Holiday Book Suggestions
Christmas and Hanukah will soon be upon us! Families living with Alzheimer’s or other memory loss may appreciate receiving a book that helps them understand the disease affecting their lives. I have culled through my own library, and selected books that may be helpful to anyone who is caring or loving someone with dementia.
Books that Guide
The 36-Hour Day, 6th Edition
Nancy L. Mace, M.A. and Peter V. Rabins, M.D., M.P.H.
This book has stood the test of time as the “go to” book that provides thoughtful , frank and insightful information about the disease and the many issues it can raise for a family. The authors have updated the text many times to reflect advances in research, medication and care options. Make sure you purchase the 6th edition (unless, of course, they sneak out a 7th edition before Christmas).
Creating Moments of Joy
This is a wonderful, positive resource! The book consists of many short chapters that lends itself to reading one or two suggestion at a time. Ms. Brackey’s approach is both practical and uplifting, and may just provide you with the solution you need.
Books Giving Context to Alzheimer’s
Learning to Speak Alzheimer’s
Joanne Koenig Coste
Ms. Koenig Coste was one of the first people to set out the habilitation approach to Alzheimer’s. Her book introduces readers to the world as seen by the person with Alzheimer’s, allowing caregivers to respond to the demands of those with the disease in more effective ways.
The Forgetting Alzheimer’s: Portrait of an Epidemic
Although this book is now dated, it is still worth the read, as it provides a great history of the discovery of Alzheimer’s and wonderful vignettes of exceptional people who had the disease and how they coped, including Ralph Waldo Emerson, Frederick Law Olmsted and Ronald Regan. Last, but not least, it draws back a curtain on the politics and economics of drug development.
Dementia Beyond Drugs
Allen Power, M.D.
This focus of this book is on institutional care and its reliance on medication to control behavioral problems. The author is a physician at St. John’s Home in Rochester, New York, a very large nursing home that is planning to build Green House® homes to replace many of its traditional beds.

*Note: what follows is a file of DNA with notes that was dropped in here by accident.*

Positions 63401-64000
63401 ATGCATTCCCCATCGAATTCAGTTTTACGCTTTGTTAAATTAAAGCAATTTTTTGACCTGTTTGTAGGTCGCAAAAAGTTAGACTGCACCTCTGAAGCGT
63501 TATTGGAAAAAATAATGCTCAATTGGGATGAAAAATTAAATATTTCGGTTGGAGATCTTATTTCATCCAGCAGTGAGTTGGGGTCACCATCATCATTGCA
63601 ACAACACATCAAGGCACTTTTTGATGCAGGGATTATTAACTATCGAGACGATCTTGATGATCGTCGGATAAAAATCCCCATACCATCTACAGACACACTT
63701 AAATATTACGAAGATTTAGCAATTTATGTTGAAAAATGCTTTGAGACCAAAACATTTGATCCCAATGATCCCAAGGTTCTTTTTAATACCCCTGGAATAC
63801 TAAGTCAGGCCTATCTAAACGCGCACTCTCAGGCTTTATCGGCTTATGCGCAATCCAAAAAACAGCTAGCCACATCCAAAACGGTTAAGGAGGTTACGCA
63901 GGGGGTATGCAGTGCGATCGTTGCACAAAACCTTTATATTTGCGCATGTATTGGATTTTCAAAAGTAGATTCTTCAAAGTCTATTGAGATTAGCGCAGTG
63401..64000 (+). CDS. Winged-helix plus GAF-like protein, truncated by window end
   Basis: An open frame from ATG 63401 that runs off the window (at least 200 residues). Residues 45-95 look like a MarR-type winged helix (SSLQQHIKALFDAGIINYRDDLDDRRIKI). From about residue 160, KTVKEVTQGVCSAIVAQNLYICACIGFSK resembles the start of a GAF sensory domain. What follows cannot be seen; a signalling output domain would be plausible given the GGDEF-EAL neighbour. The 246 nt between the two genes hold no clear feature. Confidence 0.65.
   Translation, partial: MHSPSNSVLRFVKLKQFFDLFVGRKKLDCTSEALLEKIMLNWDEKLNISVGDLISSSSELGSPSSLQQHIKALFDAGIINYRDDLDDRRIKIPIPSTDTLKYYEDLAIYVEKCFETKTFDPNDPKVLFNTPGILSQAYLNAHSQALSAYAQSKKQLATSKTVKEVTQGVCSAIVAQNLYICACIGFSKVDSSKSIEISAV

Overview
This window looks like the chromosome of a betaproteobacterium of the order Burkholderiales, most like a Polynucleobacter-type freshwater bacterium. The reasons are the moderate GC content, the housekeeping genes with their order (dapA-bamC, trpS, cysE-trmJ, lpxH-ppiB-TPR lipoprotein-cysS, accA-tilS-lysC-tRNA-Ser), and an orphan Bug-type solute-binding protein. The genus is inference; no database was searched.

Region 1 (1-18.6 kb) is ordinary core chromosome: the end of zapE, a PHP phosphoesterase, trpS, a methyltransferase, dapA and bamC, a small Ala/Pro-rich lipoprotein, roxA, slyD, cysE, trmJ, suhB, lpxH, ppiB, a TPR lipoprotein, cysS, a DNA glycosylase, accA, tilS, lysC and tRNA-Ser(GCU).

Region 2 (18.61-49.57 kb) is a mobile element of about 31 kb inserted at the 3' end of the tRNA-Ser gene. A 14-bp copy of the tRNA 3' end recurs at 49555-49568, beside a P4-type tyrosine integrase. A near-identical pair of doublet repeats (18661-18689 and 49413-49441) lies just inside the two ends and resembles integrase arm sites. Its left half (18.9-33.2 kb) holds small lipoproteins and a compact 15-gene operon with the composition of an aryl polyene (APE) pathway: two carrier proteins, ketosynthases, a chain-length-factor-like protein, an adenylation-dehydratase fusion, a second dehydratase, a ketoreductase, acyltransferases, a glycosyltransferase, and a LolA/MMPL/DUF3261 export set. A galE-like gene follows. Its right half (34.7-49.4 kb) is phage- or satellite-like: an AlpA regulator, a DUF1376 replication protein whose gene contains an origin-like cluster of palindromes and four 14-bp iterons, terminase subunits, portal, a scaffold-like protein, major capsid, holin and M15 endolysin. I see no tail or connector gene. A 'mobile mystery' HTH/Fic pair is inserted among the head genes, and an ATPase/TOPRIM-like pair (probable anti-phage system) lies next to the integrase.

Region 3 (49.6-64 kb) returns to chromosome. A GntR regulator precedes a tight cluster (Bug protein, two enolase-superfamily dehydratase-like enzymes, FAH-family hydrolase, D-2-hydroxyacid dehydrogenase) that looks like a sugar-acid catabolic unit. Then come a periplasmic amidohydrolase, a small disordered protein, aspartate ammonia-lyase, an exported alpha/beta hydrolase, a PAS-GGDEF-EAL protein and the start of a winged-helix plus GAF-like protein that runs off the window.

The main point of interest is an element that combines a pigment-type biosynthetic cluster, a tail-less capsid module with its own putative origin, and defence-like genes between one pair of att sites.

This is a work of fiction about a Harvard professor who develops early onset Alzheimer’s disease. It is different from other books in that it imagines how the world appears to someone with Alzheimer’s.
Can’t We Talk About Something More Pleasant?
This is the personal story of Ms. Chast, the well known New Yorker cartoonist, and the challenges of caring for her parents during their final years of life. It is written in a cartoon style, but the subject is very painful. And although Ms. Chast finds humor in her situation, her story is frank and very tender.
Books Addressing Serious Illness
Knocking on Heaven’s Door
This book traces the fate of Ms. Butler’s parents, one of whom died slowly over many years after a massive stroke, the other quickly after refusing aggressive medical treatment. Ms. Butler is a science reporter and her knowledge and curiosity turn this memoire into a manifesto about the need to be fully involved and informed when making treatment decisions as you age. My previous review of this book is here.
This book was just published this fall, and it traces how we individually and as a society make choices as our health fails. His conclusion is that medicine can fail us by doing too much, a conclusion that raises compelling questions about how to make decisions to achieve the best possible life.
The Best Care Possible
Ira Byock, M.D.
Written by the Director of Palliative Medicine at Dartmouth-Hitchcock Medical Center, this book explains what palliative care means in action. Telling the stories of his patients, the reader gains an appreciation for what compassionate care can achieve for patients and their families.